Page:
NEW YORK (AdAge.com) -- Hewlett-Packard Co. is trying to persuade customers to use its managed print services by promising recession-weary businesses: "We'll cut your printing costs or we'll cut you a check."
|Print ads for the campaign will appear in major newspapers such as The New York Times and Wall Street Journal.|
The first stage of the technology marketer's campaign, from Omnicom Group's Goodby Silverstein & Partners, is dubbed "Hit Print Intelligently." The push is meant to elevate the profile of the managed print services division, an area of renewed focus for HP. The effort, which broke this week, consists of online banners, a microsite and print ads in major newspapers such as The New York Times and Wall Street Journal.
Here's how the offer works: HP will conduct a custom assessment of a company to get a picture of the how many printing devices it uses and how much power and paper the company consumes. It will also tally page counts per machine to get a snapshot of which printers are being underutilized. HP will then recommend an ideal printer fleet to serve the company's needs, and identify a cost-savings estimate. If one year later the HP estimate falls short, HP will make up the difference.
Tom Codd, director of enterprise segment marketing for the imaging and printing group at HP, said he hopes the "aggressive" strategy and payback promise will capture the attention of C-level executives looking for ways to rein in costs and reduce their environmental footprint.
HP is also betting the campaign will help it sway customers from its primary competitors in the space, Xerox and, to a smaller extent, Ricoh.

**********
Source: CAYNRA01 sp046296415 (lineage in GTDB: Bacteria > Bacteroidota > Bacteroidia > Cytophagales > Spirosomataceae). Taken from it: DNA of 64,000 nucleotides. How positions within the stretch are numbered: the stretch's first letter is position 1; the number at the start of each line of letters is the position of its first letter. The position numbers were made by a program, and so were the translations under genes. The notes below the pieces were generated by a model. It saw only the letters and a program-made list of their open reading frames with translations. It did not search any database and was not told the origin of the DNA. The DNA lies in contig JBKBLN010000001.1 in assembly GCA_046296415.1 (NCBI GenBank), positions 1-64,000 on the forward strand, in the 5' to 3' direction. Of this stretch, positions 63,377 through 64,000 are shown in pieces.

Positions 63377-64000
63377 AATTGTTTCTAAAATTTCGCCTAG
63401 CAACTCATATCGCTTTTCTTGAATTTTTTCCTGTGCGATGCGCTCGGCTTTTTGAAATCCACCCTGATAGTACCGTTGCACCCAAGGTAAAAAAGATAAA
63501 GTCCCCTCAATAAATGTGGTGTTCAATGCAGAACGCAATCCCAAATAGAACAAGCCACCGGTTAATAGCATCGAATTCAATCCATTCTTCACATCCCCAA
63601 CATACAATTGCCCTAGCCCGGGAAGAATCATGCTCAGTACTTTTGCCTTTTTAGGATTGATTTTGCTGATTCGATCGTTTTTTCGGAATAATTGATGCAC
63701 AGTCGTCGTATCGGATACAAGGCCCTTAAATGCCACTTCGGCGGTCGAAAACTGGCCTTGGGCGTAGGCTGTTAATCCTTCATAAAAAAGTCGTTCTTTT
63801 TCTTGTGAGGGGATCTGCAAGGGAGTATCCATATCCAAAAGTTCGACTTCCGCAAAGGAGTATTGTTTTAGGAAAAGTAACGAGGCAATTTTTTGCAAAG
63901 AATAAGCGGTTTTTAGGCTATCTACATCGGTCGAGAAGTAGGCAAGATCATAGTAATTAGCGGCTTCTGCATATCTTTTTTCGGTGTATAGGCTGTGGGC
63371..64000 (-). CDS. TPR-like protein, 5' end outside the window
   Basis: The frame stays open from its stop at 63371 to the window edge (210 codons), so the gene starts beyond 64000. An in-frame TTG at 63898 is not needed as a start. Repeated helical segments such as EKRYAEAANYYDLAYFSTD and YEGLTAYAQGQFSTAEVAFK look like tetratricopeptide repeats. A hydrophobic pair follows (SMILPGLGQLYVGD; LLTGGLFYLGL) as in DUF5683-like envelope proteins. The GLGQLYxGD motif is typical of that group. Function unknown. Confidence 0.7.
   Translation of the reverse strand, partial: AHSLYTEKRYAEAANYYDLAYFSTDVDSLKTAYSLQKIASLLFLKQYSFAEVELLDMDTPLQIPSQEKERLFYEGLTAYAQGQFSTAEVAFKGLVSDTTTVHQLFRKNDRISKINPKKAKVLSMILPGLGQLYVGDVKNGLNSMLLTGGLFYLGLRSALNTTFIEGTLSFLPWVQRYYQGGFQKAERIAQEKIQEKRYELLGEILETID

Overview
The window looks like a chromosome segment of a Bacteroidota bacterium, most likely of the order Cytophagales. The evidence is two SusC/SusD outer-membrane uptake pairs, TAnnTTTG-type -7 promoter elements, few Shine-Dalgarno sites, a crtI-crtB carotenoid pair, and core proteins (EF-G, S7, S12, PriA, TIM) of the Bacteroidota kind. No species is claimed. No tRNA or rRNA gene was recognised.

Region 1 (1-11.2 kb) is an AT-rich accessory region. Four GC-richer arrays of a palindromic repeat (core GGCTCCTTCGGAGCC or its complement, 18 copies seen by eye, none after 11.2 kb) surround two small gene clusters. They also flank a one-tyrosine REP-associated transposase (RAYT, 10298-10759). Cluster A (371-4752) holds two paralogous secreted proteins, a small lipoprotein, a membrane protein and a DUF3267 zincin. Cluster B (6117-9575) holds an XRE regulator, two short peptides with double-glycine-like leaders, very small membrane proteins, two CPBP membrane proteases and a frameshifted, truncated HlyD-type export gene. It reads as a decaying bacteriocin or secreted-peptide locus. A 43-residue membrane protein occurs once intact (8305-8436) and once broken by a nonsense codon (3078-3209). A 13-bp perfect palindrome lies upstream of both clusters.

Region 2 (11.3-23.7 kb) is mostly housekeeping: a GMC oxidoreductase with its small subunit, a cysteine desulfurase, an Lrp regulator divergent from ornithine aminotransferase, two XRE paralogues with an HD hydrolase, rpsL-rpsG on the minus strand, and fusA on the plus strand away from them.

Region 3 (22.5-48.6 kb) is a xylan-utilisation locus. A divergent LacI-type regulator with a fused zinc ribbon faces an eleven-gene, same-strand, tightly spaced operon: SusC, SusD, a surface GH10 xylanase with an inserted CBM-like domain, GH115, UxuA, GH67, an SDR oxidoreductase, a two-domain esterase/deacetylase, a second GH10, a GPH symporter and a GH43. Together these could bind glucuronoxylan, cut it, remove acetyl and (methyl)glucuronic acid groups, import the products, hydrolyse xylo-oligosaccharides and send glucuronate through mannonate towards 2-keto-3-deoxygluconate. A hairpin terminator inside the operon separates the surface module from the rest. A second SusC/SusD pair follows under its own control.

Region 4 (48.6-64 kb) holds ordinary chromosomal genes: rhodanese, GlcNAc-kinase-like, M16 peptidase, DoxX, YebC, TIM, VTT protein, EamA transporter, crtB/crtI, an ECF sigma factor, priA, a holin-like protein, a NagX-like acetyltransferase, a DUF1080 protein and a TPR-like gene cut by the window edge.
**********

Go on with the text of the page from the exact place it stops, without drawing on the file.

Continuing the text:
Forcing people to pay attention
To convince customers that its offer isn't too good to be true, HP loaded its new microsite with case studies documenting the savings generated by some big-name marketers already using HP's managed print services. For example, HP helped 3M reduce total printing costs by $3 million in the first two years, and cut energy use for printing by more than 60% at Viacom.
"It's so easy right now for consumers to ignore anything that asks them to spend any money," said John Coyne, associate partner and worldwide group director at San Francisco-based Goodby. "To get companies to spend money, you have to find a way to fit it into their need to cut costs or their desire to be green, and this is a great way of doing both."
Mr. Coyne added: "We knew that we had to put a message out there that would force people to pay attention, and to HP's credit, they were really open to trying something different."
It probably helps that HP can relate to its customers' cost-cutting moves; the giant itself has undertaken a massive reorganization of its business, including re-jiggering its agency roster and slashing its marketing costs in half. HP spent $223 million in U.S. measured media in 2008, down from $417 million in 2007, according to TNS Media Intelligence.
This is not the first time Goodby has encouraged a client to address the recession head-on in its marketing. Earlier this year, it crafted ads to promote Hyundai's "Assurance" program, which allows new-vehicle buyers or those who lease to return their cars for up to a year after purchase if they lose their jobs.
"The success we had with Hyundai was certainly useful background to us as we were planning this launch with HP," Mr. Coyne said.